Review: Rather His Own Man by Geoffrey Robertson

Erich Mayer

Robertson is an extraordinarily gifted man who is a passionate champion of human rights.
Review: Rather His Own Man by Geoffrey Robertson

Book cover image of Rather His Own Man by Geoffrey Robertson via Penguin Books Australia.

Rather His Own Man, dubbed ‘reliable memoirs’ by its author Geoffrey Robertson is amusing, informative and challenging. That would hardly comes as a surprise to those that have seen his Hypotheticals TV show or read The Justice Game.

Robertson is an extraordinarily gifted man who has boundless energy and is a passionate champion of human rights. He is deservedly proud of his achievements and his independence. He relishes the fact that when a minister in the Blair government wanted to appoint Robertson to an important position he was told by the minister’s Sir Humphrey, ‘What a brilliant idea…but he is…rather his own man, isn’t he?’

One thing Robertson has in common with most of us is that as a youngster he was unsure of what he wanted to be. This memoir traces the influences that finally led to his career in the law and to his passion for human rights for everyone, be they saint or sinner. Robertson joined a distinguished group (including Howard Florey, Keith Hancock, Bob Hawke, Kim Beazley, Tony Abbot and Malcolm Turnbull, just to name a few) when he became a Rhodes Scholar. While a student at Oxford he decided 'the best thing about Britain was its proximity to France.' However he later became a staunch British citizen while retaining his Australian roots.

This memoir is spiced with amusing anecdotes such as when Robertson asked Sir Zelman Cowan whether a knighthood would get him a speedy service from Telecom. ‘I doubt whether anyone could’ was the reply. It is also spiced with acerbic comments such as the ‘last time I was invited to a box at Lord’s, I had Jeffrey Archer with his bad breath on one side and George Pell with his bad conscience…on the other’.

Much of the memoir is devoted to recounting Robertson’s legal battles in many parts of the world, in forums ranging from the United Nations to obscure courtrooms in third world countries. He is convinced – and convincing – that the way to advance fairness for all humans is to have a genuinely impartial and well-regarded legal system. 

He makes a number of interesting recommendations. One timely suggestion is that the 53 nations that comprise the Commonwealth should do much more to promote free speech and fair trials among its members. This could happen if they elected as their head an inspirational and charismatic leader to succeed the Queen. He suggests that the right person for this job is Barack Obama, a man whose father was born in Kenya, which joined the Commonwealth in 1963.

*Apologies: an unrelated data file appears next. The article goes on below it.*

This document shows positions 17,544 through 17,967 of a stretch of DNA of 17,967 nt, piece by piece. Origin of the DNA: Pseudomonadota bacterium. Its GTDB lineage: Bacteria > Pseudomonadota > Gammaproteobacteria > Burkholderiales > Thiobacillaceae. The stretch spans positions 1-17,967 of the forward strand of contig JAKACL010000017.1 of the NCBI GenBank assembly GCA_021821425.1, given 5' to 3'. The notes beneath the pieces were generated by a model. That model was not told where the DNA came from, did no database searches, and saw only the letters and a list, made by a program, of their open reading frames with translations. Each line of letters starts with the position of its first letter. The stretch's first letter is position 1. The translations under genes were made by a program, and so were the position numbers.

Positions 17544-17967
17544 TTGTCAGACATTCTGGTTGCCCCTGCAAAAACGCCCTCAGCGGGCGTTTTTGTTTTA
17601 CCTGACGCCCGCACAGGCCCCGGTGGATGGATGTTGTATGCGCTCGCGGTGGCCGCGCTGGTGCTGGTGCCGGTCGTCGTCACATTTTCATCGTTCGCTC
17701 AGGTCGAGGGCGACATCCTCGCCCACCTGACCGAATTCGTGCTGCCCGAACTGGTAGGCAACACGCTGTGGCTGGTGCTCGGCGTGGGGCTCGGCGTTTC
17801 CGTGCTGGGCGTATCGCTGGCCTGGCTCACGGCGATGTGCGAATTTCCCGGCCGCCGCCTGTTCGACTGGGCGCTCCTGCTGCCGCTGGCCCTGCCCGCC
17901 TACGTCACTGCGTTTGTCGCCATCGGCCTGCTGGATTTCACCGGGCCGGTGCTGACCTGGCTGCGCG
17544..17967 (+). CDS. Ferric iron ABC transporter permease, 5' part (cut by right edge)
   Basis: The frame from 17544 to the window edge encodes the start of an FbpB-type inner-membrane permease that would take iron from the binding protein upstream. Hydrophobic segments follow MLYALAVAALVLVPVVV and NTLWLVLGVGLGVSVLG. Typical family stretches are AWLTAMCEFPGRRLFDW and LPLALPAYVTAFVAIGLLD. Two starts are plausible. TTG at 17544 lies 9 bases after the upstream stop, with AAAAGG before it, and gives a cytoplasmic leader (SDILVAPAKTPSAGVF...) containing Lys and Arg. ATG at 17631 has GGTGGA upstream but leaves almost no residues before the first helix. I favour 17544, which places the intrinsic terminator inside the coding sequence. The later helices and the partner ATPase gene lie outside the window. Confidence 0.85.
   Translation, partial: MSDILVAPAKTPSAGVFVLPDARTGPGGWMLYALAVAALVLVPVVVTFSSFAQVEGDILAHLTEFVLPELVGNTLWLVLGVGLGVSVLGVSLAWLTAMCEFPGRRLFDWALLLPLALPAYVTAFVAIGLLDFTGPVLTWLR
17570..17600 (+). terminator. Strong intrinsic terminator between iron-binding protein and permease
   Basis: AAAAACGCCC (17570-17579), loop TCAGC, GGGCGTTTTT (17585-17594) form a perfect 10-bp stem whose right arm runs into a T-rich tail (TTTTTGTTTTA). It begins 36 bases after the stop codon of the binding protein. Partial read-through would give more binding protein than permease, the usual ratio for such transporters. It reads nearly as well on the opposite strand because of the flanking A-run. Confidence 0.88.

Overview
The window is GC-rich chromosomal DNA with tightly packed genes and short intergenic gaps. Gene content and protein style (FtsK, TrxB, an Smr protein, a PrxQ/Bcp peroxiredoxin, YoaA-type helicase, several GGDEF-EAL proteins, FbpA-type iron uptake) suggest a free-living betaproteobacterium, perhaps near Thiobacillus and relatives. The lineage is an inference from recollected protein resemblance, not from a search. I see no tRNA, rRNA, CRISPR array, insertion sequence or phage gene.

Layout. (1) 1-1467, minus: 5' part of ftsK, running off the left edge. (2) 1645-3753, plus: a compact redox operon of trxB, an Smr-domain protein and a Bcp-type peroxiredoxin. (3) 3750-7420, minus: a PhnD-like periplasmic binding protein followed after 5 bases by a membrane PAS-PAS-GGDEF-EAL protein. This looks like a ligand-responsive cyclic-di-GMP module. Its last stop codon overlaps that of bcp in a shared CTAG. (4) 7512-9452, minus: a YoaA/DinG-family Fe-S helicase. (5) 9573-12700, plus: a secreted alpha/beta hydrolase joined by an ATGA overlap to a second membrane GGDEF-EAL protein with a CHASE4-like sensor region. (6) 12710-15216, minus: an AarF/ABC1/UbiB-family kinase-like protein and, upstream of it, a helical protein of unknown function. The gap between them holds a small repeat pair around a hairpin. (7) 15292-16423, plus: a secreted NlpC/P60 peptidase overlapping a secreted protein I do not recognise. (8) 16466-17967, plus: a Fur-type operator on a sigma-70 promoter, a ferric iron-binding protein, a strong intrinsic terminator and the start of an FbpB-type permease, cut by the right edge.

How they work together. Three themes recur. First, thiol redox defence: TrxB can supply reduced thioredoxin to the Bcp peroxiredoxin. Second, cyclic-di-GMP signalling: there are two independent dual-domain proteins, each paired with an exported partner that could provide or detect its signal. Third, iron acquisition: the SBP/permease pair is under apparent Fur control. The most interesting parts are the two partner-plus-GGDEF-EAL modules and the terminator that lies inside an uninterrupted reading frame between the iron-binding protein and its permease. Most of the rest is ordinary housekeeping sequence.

Robertson seeks reform in many areas and points out that inequality ‘is one of the gravest problem of our society’ and advocates reforming the tax system by, among other things, publishing everyone’s tax returns.

Another recommendation worthy of note is that all countries, including Australia, should have a Magnitsky Act. Named after Sergei Magnitsky, such an act was passed in the USA in 2012 and has been described as one of the most important developments in human rights. In brief, a Magnitsky Act prevents people who have amassed wealth by foul means from accessing or using their wealth in the country that has such an act. Canada has such a law, Australia does not.

Robertson was once described by The Times ‘as anti-establishment, republican and Australian,’ as he says ‘presumably in ascending order of horror.' Reading this memorable memoir might lead you to a more well considered assessment that does justice to a most remarkable man. 


Rather His Own Man
By Geoffrey Robertson
February 26, 2018
Knopf Australia
400 pages

What the stars mean?
  • Five stars: Exceptional, unforgettable, a must see
  • Four and a half stars: Excellent, definitely worth seeing
  • Four stars: Accomplished and engrossing but not the best of its kind
  • Three and a half stars: Good, clever, well made, but not brilliant
  • Three stars: Solid, enjoyable, but unremarkable or flawed
  • Two and half stars: Neither good nor bad, just adequate
  • Two stars: Not without its moments, but ultimately unsuccessful
  • One star: Awful, to be avoided
  • Zero stars: Genuinely dreadful, bad on every level

About the author

Erich Mayer is a retired company director and former organic walnut farmer. He now edits the blog